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2. Mark Messier

Much like it was easy to decree that Wayne Gretzky was the greatest Edmonton Oiler of all-time, we find it quite simple to state that Mark Messier is a firm number two for this list.  This is no small praise, as when you look through the top ten, there are many Hall of Famers who was responsible for the Oilers' dynasty of the 1980s.

2005-2007 Hockey Hall of Fame Inductees are up.

Over the last few months, we here at Notinhalloffame.com have been so focused on other endeavors at the site, that we neglected to tell you about the continuing opportunity fro you to cast your opinion on existing Hockey Hall of Famers.

With that in mind, we here at Notinhhalloffame.com have expended greatly to allow you to vote on Hockey Hall of Fame inductees from 2005-2007.

The Players/Builders from that existing time frame include:


The 2005 Hockey Hall of Fame Class:

Cam Neely, the gritty former Boston Bruin and four time Second Team All Star.

Murray Costello, who had a twenty year stint as the President of the Canadian Amateur Hockey Association.

Valari Kharmalov, a Soviet star from the 1970’s.


The 2006 Hockey Hall of Fame Class:

Dick Duff, a six time Stanley Cup Champion

Harley Hotchkiss, who brought the NHL to Calgary and had a long tenure as the Chairman on the NHL Board of Governors.

Herb Brooks, the Head Coach for Team U.S.A.’s “Miracle on Ice” team in 1980.

Patrick Roy, a three time Vezina Trophy winner, three time Conn Smythe Trophy winner and four time Stanley Cup Champion.



The 2007 Hockey Hall of Fame Class:

Al MacInnis, a four time First Team NHL All Star and the Conn Smythe Trophy Winner for the Calgary Flames during their lone Stanley Cup Championship.

Jim Gregory, who was the Chairman of the Hockey Hall of Fame Selection Committee when he was selected.

Mark Messier, a two tome Hart Trophy winner, a four time First Team All Star and a six time Stanley Cup Champion.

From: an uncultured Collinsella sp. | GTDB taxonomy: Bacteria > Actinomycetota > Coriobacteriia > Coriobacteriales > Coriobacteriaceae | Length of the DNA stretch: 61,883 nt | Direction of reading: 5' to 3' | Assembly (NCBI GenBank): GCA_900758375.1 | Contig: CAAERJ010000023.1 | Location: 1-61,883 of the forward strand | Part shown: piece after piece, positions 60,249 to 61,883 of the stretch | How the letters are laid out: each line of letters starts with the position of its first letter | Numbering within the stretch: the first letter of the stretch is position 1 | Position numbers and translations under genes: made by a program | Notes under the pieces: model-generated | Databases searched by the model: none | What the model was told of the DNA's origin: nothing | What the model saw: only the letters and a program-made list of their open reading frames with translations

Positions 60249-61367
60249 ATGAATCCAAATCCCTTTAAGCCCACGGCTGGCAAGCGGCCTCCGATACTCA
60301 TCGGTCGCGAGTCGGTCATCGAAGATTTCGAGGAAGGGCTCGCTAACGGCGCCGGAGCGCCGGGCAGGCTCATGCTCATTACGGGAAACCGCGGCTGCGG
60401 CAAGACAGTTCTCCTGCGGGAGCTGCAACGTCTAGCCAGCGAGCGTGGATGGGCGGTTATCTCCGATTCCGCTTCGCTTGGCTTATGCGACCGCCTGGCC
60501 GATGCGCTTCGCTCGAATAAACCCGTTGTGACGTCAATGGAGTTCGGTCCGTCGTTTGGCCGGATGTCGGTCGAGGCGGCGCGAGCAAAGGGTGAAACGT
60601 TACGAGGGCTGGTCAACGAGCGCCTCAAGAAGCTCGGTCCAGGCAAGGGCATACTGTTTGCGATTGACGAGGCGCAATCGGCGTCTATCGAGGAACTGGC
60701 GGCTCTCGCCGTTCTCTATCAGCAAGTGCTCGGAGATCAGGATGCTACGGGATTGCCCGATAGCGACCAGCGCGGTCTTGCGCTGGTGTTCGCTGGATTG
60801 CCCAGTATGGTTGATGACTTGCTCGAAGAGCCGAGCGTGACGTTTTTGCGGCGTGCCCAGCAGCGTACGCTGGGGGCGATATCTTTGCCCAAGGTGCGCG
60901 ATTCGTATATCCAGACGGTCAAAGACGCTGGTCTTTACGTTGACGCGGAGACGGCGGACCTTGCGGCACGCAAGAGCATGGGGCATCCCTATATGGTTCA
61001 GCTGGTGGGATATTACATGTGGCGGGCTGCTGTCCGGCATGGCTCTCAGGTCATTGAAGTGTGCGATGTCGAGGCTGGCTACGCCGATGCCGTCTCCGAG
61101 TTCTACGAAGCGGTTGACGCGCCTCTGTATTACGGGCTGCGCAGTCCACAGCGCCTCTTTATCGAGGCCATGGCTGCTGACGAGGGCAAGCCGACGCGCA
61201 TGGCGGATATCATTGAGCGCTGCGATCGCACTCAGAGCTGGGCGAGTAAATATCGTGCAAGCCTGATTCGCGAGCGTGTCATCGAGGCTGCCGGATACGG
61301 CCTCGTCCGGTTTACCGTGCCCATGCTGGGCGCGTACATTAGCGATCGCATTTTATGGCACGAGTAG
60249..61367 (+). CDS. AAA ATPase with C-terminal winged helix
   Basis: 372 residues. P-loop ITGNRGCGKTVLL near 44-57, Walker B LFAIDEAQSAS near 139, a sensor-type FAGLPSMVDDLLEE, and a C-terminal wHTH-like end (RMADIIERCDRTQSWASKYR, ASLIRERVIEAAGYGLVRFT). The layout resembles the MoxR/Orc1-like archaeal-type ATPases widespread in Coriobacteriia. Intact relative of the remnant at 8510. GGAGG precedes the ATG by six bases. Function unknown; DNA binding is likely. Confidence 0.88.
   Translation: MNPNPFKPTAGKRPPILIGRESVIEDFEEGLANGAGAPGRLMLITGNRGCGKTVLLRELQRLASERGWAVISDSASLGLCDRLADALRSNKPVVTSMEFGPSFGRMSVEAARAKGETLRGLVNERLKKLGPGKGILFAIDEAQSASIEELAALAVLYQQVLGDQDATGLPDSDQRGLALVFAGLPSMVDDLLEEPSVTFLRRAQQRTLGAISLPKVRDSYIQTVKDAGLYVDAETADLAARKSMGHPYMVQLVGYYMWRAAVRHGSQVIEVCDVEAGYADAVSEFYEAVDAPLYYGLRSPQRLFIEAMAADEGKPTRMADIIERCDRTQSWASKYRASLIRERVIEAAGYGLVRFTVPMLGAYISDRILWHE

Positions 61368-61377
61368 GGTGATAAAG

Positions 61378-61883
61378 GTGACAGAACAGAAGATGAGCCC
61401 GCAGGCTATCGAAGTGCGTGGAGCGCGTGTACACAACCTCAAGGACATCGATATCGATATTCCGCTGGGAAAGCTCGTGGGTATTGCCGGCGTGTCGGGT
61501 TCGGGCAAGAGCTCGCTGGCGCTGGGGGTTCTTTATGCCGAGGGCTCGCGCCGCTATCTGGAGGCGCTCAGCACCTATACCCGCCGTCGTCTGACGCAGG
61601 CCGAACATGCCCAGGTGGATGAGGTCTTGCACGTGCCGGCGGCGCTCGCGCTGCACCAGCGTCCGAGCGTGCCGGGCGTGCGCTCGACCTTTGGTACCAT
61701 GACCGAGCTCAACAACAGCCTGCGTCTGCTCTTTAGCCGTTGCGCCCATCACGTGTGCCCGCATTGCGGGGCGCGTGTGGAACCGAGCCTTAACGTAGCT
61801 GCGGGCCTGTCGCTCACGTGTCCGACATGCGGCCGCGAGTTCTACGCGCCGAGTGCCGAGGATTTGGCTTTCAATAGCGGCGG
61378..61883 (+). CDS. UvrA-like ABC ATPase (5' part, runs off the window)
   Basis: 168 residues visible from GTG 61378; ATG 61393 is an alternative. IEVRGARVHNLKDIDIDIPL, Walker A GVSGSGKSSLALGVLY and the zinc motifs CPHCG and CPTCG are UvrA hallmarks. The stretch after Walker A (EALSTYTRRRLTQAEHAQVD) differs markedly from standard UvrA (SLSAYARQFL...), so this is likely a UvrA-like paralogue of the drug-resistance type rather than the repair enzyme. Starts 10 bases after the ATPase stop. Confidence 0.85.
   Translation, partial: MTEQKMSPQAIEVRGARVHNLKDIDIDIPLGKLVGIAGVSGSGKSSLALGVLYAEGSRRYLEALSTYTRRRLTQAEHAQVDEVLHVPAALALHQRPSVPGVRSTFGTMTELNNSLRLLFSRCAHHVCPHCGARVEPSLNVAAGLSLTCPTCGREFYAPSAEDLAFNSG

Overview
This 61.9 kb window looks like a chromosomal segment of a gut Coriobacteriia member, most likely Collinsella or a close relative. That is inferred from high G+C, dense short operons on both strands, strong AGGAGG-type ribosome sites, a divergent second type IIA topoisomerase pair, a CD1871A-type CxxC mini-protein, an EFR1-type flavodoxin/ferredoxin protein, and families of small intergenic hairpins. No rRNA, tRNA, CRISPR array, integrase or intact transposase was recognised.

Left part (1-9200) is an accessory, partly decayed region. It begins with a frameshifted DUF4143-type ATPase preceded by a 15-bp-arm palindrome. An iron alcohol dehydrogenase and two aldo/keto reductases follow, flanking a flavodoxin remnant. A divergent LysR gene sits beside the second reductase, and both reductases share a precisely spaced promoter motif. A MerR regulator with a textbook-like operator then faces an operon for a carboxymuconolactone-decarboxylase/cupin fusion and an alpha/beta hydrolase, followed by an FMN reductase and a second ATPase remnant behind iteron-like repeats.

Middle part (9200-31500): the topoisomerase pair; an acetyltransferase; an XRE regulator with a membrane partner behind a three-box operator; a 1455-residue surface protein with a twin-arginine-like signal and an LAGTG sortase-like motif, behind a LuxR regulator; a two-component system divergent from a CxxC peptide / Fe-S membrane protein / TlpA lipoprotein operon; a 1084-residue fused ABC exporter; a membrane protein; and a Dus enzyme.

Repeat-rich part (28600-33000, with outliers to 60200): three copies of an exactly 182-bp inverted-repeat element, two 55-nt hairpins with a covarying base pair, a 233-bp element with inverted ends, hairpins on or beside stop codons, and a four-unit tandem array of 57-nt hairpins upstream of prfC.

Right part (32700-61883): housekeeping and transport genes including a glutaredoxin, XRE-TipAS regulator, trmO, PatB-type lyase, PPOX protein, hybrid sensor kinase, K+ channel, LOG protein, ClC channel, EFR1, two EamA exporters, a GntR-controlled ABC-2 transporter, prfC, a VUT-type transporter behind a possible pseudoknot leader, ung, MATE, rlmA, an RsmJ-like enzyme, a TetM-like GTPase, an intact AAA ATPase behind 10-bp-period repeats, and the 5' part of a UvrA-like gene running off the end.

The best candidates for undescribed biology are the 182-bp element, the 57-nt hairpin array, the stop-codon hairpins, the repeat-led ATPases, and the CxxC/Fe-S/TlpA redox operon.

Ron Francis, a longtime stat accumulator with two Stanley Cup Rings with the Pittsburgh Penguins and a former Frank J. Selke Award winner.

Scott Stevens, a three time Stanley Cup Champion with the New Jersey Devils and two time First Team All NHL member.


I think you know what we are looking for you to do!

When your time permits, take a look at this group and let us know if their Hall of Fame inductions are justified!



Our All-Time Top 50 Edmonton Oilers are now up

Yes, we know that this is taking a while!

As many of you know, we here at Notinhalloffame.com are slowly generating the 50 of each major North American sports team.  We have a new one to unveil today, that of the Edmonton Oilers. 

Debuting as the Alberta Oilers in 1972 in the World Hockey Association, they would exchange the Alberta for Edmonton after one year.  The Oilers were an original WHA team, who would be one of four franchises that would be absorbed into the NHL in 1979.  When they joined the NHL, they had a young Wayne Gretzky in tow, and after drafting players like Paul Coffey, Jari Kurri, Mark Messier and Grant Fuhr, a dynasty occurred that would win four Stanley Cups in the 1980s and one in 1990.  Since that time, they made the Finals once in 2006.  

As for all of our top 50 players in hockey we look at the following: 

1.  Advanced Statistics.

2. Traditional statistics and how they finished in the NHL.

3. Playoff accomplishments.

4. Their overall impact on the team and other intangibles not reflected in a stat sheet.

Remember, this is ONLY based on what a player does on that particular team and not what he accomplished elsewhere and also note that we have placed an increased importance on the first two categories.

This list is updated up until the end of the 2018-19 Season.

The complete list can be found here, but as always we announce our top five in this article.  They are:

1. Wayne Gretzky

2. Mark Messier

3. Jari Kurri

4. PaulCoffey

5. GrantFuhr

We will continue our adjustments on our existing lists and will continue developing our new lists.  

Look for or All-Time Top 50 Colorado Avalanche coming next!

As always we thank you for your support.

Awards = HOF? Part Twenty-Two: The Conn Smythe Trophy

We here at Notinhalloffame.com thought it would be fun to take a look at the major awards in North American team sports and see how it translates into Hall of Fame potential.

Needless to say, different awards in different sports yield hall of fame potential.  In basketball, the team sport with the least amount of players on a roster, the dividend for greatness much higher.  In baseball, it is not as much as a great individual season does not have the same impact.

Mark Messier

Wayne Gretzky may have been the offensive star of the Edmonton Oilers dynasty, but for many it was Mark Messier who was the fan favorite of the team. He was easy to like as he still had offensive firepower that fans love and the defensive prowess that traditionalists respect. He could check, he was a leader, and was a proven winner. The best example of this is that it was Mark Messier who led the Oilers to the Stanley Cup AFTER Wayne Gretzky was traded to Los Angeles. That was in 1990, a special year for Messier as he also won his first of two Hart Trophies (the second was in 1992).
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